MEXICO CITY – The streets of this frightening metropolis of 20 million people were full of Nissan cabs, Volkswagen and Chevrolet Suburbans commuter cars packed with VIPs and their incredible bodyguards.
But Toyota? Not so much. Perhaps an occasional truck or a Sienna minivan in the middle class districts of the capital and its suburbs.
Today, however, the Toyota Prius sightings are common. It is exempt from state regulations that curb cars during smog warnings, gets a huge mileage in a nation that has just finished gasoline subsidies and is age-old in space.
So far this year, Prius is able to distribute all competitors in the luxury segment that in a developing nation such as Mexico include Honda Accord, Toyota Camry and VW Passat.
The sudden visibility of the Prius is symbolic of Toyota’s greatest ambitions in Mexico. It is now the No. 4 brand name for years as a minor player, and is more than doubling its modest production footprint.
“It’s been really a great year in terms of sales and it was also a great year for us in terms of production,” said Luis Lozano, director of government and business in the Toyota de Mexico sector, at Automotive News last month. “We are growing in pickup and this reflects Toyota’s interest in Mexico.”
Toyota’s exclusive Mexican plant near Tijuana is in the final phase of Tacoma’s expanse expansion to 160,000 vehicles a year by 100,000, said Mike Bafan, chairman of Toyota de Mexico, who oversees production.
The second Toyota assembly plant in the country is under construction in the central state of Guanajuato. It was anticipated to make the Corolla, but that changed in August when the company said it would make the compact sedan in a new American plant with Mazda and refocus Guanajuato to do even more Tacomas at the end of 2019 or early 2020 .
“One of the things we’ve been doing is surfing a very dynamic market recently, and demand for trucks and SUVs is on the rise on both sides of the border,” Bafan said.
Toyota arrived relatively late in Mexico, creating a shop 15 years ago. The roots of Detroit 3, VW and Nissan date back to at least half a century.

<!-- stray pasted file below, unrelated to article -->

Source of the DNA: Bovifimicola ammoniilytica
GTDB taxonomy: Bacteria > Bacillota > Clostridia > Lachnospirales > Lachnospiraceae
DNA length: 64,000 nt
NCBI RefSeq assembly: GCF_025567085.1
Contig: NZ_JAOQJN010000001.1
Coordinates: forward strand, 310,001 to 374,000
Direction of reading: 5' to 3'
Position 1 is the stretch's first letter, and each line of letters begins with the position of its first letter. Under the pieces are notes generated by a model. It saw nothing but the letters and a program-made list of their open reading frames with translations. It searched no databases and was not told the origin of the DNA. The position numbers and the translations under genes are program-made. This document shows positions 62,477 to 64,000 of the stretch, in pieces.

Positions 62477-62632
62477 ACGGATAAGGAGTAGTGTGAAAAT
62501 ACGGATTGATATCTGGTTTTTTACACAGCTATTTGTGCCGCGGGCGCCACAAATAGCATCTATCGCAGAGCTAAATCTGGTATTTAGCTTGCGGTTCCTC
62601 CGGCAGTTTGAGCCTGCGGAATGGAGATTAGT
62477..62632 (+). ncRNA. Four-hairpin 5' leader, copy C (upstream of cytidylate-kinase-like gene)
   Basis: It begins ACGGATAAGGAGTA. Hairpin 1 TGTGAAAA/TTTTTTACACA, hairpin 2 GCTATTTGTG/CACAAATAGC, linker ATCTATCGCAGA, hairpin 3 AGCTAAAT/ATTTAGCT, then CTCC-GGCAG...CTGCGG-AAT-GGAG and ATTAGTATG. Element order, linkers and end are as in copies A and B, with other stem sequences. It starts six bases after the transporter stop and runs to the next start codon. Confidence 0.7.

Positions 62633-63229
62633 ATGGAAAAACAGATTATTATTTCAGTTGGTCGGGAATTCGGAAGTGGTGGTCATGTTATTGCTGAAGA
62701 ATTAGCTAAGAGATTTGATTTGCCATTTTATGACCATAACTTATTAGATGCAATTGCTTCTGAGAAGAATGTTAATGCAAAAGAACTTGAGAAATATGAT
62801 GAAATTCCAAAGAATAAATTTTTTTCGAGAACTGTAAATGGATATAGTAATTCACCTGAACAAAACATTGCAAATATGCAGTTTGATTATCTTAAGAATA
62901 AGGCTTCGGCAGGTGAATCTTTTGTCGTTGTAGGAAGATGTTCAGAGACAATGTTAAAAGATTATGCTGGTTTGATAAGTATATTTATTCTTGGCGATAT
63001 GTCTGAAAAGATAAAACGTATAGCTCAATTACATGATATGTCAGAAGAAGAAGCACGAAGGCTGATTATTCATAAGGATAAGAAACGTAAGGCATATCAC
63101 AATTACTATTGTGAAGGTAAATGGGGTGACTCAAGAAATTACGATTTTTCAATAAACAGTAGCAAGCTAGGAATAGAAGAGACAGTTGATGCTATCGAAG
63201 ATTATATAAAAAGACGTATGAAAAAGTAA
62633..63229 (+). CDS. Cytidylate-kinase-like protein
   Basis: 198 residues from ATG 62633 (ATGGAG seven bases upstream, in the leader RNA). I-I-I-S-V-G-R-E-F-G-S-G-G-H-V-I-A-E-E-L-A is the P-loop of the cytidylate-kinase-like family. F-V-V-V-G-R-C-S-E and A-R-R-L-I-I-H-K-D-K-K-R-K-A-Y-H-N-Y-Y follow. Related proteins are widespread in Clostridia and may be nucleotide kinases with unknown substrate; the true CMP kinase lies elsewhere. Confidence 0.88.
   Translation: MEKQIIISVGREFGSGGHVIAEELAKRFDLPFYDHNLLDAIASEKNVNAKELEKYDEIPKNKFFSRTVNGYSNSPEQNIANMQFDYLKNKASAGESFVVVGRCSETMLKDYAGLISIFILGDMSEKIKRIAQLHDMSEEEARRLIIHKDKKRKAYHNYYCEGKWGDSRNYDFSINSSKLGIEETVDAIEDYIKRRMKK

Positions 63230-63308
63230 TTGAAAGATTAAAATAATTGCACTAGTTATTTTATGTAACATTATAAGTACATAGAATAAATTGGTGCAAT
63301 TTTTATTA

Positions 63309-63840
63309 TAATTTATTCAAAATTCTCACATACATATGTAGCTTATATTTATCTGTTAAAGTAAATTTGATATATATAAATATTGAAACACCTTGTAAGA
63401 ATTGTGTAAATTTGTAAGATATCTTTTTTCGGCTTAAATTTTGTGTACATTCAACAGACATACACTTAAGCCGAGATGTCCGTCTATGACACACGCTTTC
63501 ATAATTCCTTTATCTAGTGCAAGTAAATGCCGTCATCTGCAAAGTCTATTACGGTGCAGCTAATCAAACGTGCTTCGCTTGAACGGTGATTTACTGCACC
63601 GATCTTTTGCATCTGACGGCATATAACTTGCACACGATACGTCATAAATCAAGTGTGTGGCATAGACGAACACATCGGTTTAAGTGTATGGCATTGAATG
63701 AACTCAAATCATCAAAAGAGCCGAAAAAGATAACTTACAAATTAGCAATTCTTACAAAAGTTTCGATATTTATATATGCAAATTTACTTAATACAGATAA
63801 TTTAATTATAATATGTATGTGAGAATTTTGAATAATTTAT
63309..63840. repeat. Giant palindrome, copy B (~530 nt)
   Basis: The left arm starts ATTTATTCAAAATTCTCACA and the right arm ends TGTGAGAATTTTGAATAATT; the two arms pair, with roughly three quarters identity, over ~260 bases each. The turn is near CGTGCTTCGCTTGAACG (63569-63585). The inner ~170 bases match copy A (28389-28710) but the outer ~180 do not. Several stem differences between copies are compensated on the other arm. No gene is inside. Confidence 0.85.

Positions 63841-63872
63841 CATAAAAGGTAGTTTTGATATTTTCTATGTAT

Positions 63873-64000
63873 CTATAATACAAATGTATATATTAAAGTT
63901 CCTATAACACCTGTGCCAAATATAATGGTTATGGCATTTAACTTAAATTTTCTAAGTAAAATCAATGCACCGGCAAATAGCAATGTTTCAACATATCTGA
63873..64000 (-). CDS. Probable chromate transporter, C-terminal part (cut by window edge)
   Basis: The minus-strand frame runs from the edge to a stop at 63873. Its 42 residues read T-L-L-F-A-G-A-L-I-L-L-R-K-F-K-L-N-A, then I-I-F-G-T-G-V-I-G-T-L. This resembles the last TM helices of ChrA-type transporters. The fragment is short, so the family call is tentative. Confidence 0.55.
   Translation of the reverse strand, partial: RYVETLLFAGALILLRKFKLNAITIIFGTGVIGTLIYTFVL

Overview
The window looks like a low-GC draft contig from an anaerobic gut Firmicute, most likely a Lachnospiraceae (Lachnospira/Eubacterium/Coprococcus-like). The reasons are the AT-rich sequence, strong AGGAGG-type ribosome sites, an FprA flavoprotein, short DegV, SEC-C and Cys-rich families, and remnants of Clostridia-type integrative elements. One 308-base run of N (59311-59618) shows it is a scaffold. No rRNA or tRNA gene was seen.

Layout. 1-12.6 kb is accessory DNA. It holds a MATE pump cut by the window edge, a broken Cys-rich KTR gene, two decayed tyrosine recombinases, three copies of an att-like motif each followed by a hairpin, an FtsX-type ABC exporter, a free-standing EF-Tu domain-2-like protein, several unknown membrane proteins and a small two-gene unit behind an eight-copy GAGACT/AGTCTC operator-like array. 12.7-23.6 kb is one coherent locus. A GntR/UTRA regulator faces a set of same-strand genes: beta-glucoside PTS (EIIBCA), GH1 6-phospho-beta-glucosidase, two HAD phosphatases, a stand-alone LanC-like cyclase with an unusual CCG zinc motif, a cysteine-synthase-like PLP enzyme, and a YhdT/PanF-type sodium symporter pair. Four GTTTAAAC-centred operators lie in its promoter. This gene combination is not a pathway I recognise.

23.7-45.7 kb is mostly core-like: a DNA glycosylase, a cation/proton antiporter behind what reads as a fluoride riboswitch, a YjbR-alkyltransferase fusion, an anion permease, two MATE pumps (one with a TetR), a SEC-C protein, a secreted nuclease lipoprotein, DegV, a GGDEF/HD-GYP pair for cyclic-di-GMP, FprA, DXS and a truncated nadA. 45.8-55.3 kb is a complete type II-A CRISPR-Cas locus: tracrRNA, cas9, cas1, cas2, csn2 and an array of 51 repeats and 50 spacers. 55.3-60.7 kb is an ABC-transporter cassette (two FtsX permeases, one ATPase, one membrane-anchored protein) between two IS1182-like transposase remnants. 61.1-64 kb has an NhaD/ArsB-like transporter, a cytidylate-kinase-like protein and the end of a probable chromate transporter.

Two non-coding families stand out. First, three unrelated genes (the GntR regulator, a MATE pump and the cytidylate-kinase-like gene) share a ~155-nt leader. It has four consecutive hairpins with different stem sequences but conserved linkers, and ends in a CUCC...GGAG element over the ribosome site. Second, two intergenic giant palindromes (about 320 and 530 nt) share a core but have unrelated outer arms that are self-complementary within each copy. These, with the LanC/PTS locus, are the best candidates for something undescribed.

But Toyota’s timing was good. Automatic sales in Mexico have doubled over the past six years to a record 1.6 million in 2016. And Mexico is a critical partner in the automotive industry in North America.
Mexico is today the car market no. 12 in the world, producer no. 7 of light vehicles and exporter no. 4, according to industry figures.
Toyota is breaking its sales records almost every month. It has acquired 6.8 percent of the market by September this year, improving its 6.5 percent share throughout 2016, according to the Mexican Automobile Distributors Association.
Over the last decade, Toyota has almost doubled the volume of sales, hitting 105,000 vehicles last year, even when new arrivals shake the status quo. Hyundai opened its commercial network in 2014. Kia did it a year later.
By 2015, Toyota has abandoned two traditional drivers: Fiat Chrysler and Ford, according to the distributors’ association. Now it only goes to Nissan, General Motors and Volkswagen, all of them doing more models in Mexico.
Lozano said Toyota’s market growth was not derived from a certain global plan to reach a specific point on sales rankings.
As the brand filled the line, consolidated its sales base and focused customer experience year after year, sales grew.
That being said, Toyota intends to continue to add models and defend its market position as competition intensifies. “The strategy is to have competitive vehicles in all segments,” said Lozano.
The automaker is virtually present with 16 models currently, from the subcompact Yaris to the big Sequoia SUV. But new deals and options will be available next year, including a diesel engine for its compact pickup Hilux, which is the leader of the brand’s volume in Mexico, said Lozano.
Toyota will also import the C-HR, its first subcompact crossover, to hire the Honda HR-V, Chevy Trax and Nissan Kicks.
The remarkable increase in Prius sales from a few hundred vehicles a year at the beginning of the decade to about 4,600 so far this year pushed Toyota to import his younger brother, the Prius c.
Toyota’s market place will be tested as competition warms up and the sales plateau, as Mexico has gone through a huge growth spectrum. Inflation and interest rates are on the rise.